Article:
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“Having soul” my friend Alan used to call it, by which he meant those of us who were sensitive, clever and a little bit strange, as compared to the rest of the population; Tory voting, boring and lacking in imagination and heart. It’s easy when you are young to separate the good from the dull, but now that I am much older and living in another country, I’m not so sure who is who and whether I am the decent person that I thought I was when the world and everything in it seemed uncomplicated and there for the taking.
Helen, my beautiful shiksa, and I lay in each other’s arms after the most romantic of love making.
“You don’t need to say thank you…” she told me, and as I started to apologise, “…nor say sorry. I enjoy it too.”
“I know, well I hope so; I still find it so difficult to believe you are with me, just insecurity I guess, and not fitting in, or just not normal.”
“Doesn’t everyone feel like that?” she asked.
“Well you seem normal” I told her, “as if you know what to do in every situation, and will always do the sensible thing.”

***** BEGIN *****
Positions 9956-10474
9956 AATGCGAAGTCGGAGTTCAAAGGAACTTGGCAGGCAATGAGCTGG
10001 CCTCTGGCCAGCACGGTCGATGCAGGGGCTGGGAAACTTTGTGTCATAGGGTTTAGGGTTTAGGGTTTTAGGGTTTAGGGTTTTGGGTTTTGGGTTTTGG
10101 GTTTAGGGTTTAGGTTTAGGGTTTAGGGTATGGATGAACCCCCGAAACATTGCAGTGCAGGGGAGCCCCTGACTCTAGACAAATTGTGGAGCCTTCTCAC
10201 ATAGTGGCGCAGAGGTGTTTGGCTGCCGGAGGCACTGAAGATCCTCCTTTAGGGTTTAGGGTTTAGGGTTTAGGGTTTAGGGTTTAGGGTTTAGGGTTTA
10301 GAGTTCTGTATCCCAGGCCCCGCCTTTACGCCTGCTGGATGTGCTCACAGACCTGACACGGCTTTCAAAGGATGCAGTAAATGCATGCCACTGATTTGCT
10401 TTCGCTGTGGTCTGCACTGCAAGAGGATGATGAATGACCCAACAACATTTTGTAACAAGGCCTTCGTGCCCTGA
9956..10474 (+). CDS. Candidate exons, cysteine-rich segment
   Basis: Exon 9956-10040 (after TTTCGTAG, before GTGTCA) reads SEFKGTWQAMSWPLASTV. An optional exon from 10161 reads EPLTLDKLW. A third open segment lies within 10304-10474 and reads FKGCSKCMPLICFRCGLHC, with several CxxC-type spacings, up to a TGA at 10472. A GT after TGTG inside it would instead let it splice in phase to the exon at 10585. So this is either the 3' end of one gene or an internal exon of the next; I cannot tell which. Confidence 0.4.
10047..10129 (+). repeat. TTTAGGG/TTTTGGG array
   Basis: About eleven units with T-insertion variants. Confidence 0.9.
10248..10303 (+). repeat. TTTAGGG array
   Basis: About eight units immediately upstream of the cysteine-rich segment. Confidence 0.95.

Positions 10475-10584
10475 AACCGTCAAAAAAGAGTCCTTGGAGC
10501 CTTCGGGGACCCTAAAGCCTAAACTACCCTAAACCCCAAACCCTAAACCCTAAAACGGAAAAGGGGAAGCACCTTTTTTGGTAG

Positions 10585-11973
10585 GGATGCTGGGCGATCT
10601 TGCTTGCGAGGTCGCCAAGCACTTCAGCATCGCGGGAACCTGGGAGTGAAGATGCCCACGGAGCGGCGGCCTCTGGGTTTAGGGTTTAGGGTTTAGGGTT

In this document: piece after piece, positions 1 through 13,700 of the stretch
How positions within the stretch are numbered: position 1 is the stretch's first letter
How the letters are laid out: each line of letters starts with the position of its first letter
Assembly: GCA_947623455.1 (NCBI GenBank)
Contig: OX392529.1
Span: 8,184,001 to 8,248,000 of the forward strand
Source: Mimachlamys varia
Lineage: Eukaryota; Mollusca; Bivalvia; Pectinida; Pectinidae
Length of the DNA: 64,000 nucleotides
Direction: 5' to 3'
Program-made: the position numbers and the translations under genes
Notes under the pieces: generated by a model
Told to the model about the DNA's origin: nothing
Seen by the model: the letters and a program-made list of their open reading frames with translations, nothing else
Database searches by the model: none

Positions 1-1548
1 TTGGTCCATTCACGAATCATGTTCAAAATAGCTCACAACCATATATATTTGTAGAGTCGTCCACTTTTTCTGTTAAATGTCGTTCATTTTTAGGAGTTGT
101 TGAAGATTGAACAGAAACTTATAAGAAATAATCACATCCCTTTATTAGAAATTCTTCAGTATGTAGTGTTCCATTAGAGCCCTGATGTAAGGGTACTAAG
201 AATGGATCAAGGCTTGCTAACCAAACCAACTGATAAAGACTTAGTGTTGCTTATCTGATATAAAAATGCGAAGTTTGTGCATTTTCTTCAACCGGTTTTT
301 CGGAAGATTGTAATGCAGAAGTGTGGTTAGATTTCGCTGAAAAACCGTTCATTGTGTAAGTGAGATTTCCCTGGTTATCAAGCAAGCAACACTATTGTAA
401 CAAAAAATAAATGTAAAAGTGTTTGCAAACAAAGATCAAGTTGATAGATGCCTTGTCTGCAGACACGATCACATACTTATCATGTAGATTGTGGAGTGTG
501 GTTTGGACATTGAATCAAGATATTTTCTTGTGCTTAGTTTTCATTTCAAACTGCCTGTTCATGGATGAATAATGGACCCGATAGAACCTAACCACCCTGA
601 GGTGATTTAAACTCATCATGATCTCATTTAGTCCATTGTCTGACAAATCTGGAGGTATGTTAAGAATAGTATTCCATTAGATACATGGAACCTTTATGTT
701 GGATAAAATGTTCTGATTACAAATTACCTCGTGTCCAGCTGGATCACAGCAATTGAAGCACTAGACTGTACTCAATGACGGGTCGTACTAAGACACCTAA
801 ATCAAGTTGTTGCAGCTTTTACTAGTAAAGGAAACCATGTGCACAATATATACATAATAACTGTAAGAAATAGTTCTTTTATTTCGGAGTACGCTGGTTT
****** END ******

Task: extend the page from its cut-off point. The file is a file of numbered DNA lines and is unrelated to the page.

“Is it a Jewish thing? Not belonging?”
“No, well maybe, there is a sense of insecurity, but that might be our history, it is more than that though, my friend Alan feels it too, or he used too, and he isn’t Jewish.”
“I don’t see it. You’re little eccentric, that’s all. Especially the amount you listen to that singer you like, Tracey Thorn. You seem okay otherwise. In fact I find you quite calming.”
Later she asked, “Am I really normal?”
“Yes, definitely. Don’t you think you are?”
“Not really. Most people think I’m odd.”
“I’m not sure. I feel that it wouldn’t take much for me to fall into madness. Perhaps that’s why I’m with you. You keep me sane.”